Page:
* Reaction - Ridiculous! We have no control of "how" SingCast charges for their packages. Whether they charge or not, a subscriber is using our software, we need to get paid.
2. Outsource entire e-mail operations
*Reaction - Could be a great opportunity to generate new fees and leverage services from a 3rd party outsourced sub-contractor
3. Outsourcing costs would have to include: hardware and software costs, monthly telecommunications bandwidth costs, and all costs associated with the migration of the consumer accounts
* Reaction - Need more fact finding. A model like this has revenue potential, but many risks (we could financially lose our shirts). Not sure how we would account for and control bandwidth costs
4. eWeb is the competitive vendor - Is Dr. Ling threatening us?
* Reaction - Very scary! The CEO, James Li, is an ex-CyberWave VP of Engineering. James was with the company for three years and was responsible for the e-mail solution product development. He took three of the best developers with him to start the company in Singapore.
* James knows our product inside and out and if he has built a new product - it is probably very good.
5. Three year term for the contract. Looking for a new business model that lowers total cost of ownership
* Reaction - Since he said new, probably safe to assume that we have to change all of our pricing terms and the model.
SingCast was Singapore's number two market share broadband vendor. After only two years from receiving its government license to offer consumer services, SingCast was on pace to surpass MediaOne, the market share leader for broadband connectivity and consumer e-mail subscribers. SingCast's multi-million dollar bet of wiring fiber-optic cable directly to consumers' homes was paying off. Consumers in droves were cutting the cord with MediaOne, primarily due to its poor customer service, high prices, and aging technology infrastructure. SingCast's stock was hot, up 42% in 9 months. The shareholders were pleased with SingCast's new strategic emphasis on consumers versus its previous strategy of primarily targeting enterprises.
Dr. Ling was uncomfortable with all of the praise and attention he was receiving. He was the visionary leader who convinced SingCast's CEO and board to bet big on wiring the fiber-optic cable directly to consumers' homes. But with the corporate success, two significant challenges were emerging. First, SingCast's server farm was not keeping pace with subscriber growth as SingCast underestimated just how popular their solution would be with the Singapore consumers. Second, the initial contract pricing model with CyberWave was netting CyberWave millions of dollars of licensing fees for "new" subscribers who could sign up for the SingCast service for free.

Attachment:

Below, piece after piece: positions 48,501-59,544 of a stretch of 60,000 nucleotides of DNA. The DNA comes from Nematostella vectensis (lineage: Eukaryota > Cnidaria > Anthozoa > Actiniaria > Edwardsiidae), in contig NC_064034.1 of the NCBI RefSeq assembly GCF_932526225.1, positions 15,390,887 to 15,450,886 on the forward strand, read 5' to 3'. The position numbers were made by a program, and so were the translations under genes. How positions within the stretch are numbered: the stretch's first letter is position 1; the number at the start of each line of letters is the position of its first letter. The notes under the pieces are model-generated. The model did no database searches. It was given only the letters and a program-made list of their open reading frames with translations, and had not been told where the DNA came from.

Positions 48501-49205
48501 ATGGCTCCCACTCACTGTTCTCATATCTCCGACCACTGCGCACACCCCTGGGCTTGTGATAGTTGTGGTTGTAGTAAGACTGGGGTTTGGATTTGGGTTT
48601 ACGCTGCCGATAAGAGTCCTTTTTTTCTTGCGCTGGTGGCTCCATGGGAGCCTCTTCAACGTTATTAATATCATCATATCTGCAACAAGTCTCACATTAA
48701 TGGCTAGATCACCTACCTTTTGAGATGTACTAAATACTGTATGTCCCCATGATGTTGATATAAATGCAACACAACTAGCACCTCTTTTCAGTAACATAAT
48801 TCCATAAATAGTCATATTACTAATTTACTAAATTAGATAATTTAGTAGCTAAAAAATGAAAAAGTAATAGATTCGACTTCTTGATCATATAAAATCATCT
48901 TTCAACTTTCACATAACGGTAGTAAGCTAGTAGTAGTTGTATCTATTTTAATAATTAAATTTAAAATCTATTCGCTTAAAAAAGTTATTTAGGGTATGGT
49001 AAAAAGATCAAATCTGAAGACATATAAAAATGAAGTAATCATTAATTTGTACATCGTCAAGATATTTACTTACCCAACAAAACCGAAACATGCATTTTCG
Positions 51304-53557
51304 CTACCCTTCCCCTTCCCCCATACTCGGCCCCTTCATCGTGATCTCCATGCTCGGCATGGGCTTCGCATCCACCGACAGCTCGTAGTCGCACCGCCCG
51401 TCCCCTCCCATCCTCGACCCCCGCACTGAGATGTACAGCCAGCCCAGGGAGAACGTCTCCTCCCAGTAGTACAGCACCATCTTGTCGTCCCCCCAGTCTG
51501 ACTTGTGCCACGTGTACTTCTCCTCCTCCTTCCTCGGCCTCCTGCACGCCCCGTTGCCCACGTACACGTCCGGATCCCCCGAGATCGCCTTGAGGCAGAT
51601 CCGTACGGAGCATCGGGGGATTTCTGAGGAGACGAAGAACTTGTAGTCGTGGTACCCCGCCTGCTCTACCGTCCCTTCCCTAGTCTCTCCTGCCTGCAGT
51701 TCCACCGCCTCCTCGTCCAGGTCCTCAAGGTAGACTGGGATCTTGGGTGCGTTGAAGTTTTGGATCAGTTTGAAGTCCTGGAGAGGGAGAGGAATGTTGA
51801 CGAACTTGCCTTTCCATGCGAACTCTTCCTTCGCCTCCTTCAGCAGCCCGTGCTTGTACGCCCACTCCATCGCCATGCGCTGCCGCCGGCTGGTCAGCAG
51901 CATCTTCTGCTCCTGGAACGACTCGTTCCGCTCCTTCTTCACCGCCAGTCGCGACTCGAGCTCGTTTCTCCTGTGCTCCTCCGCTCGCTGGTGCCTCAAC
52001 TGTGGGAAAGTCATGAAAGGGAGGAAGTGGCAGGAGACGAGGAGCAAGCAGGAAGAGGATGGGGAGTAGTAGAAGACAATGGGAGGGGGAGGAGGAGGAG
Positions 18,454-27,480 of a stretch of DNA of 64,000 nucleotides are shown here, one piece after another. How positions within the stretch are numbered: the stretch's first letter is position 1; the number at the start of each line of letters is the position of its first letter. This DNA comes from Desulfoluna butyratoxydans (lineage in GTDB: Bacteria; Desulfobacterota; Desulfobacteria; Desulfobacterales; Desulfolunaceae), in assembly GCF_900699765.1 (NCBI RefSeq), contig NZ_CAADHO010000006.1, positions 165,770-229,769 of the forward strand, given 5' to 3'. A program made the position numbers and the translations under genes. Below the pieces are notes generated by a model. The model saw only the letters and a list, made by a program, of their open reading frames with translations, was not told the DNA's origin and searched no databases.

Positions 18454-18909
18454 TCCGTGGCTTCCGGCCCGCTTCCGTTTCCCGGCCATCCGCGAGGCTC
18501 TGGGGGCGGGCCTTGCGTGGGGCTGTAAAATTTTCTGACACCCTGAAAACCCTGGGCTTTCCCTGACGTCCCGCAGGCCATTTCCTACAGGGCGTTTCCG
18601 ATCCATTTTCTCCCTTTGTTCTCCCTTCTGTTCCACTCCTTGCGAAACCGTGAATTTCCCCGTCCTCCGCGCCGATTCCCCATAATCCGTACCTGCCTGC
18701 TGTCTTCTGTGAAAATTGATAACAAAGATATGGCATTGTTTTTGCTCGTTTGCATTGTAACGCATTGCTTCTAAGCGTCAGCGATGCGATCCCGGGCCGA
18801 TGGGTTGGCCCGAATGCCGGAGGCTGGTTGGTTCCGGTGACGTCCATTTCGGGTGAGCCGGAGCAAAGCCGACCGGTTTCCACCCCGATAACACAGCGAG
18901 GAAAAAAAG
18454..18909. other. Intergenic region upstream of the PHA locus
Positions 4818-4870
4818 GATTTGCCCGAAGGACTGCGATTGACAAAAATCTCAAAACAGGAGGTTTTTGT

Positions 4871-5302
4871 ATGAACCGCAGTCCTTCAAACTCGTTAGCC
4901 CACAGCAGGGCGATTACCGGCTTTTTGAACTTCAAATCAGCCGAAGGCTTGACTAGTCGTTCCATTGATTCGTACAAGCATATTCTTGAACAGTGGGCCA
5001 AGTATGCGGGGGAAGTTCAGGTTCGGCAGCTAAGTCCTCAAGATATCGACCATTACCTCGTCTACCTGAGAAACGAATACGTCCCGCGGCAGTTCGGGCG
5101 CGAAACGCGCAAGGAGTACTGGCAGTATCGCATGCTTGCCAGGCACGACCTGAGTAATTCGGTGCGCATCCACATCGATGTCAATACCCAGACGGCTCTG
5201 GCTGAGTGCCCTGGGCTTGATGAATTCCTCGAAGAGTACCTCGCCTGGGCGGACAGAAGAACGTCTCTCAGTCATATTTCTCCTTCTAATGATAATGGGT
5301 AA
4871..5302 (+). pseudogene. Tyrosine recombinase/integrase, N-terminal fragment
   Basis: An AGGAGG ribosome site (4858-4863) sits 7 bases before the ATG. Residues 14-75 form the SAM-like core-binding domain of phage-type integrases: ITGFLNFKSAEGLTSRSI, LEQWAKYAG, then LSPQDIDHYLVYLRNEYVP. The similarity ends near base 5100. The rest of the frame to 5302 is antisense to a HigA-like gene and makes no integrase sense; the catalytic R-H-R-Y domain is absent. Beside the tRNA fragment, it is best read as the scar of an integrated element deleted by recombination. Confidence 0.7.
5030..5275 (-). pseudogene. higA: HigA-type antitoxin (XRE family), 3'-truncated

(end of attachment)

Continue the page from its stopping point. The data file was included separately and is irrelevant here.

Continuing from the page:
Dr. Ling knew early in the project that the licensing fees paid to CyberWave could become a financial issue, but he lost the argument with the marketing department. They were adamant that the only way to get MediaOne subscribers to change vendors was to offer "free" accounts. Hence, hundreds of thousands of subscribers had converted their basic personal email account, but less than the predicted amount opted for the "for fee" packages. To the financial markets and shareholders, the appearance of all these new subscribers was a positive, but in reality SingCast profit margins on these subscribers was very small and the cost of acquisition very high.
1. Construct two possible reactions to Dr. Ling's opening offer and support each with pro's and con's of each reaction.
i. List new possible pricing models.
ii. List ideas to control costs.
iii.Suggest new ideas for Dr. Ling to propose to the marketing department regarding SingCast product packages.
2. List two possible approaches in dealing with eWeb Wizard and support each with pro's and con's.
3. List any relevant issues that may pertain to this customer being in Singapore.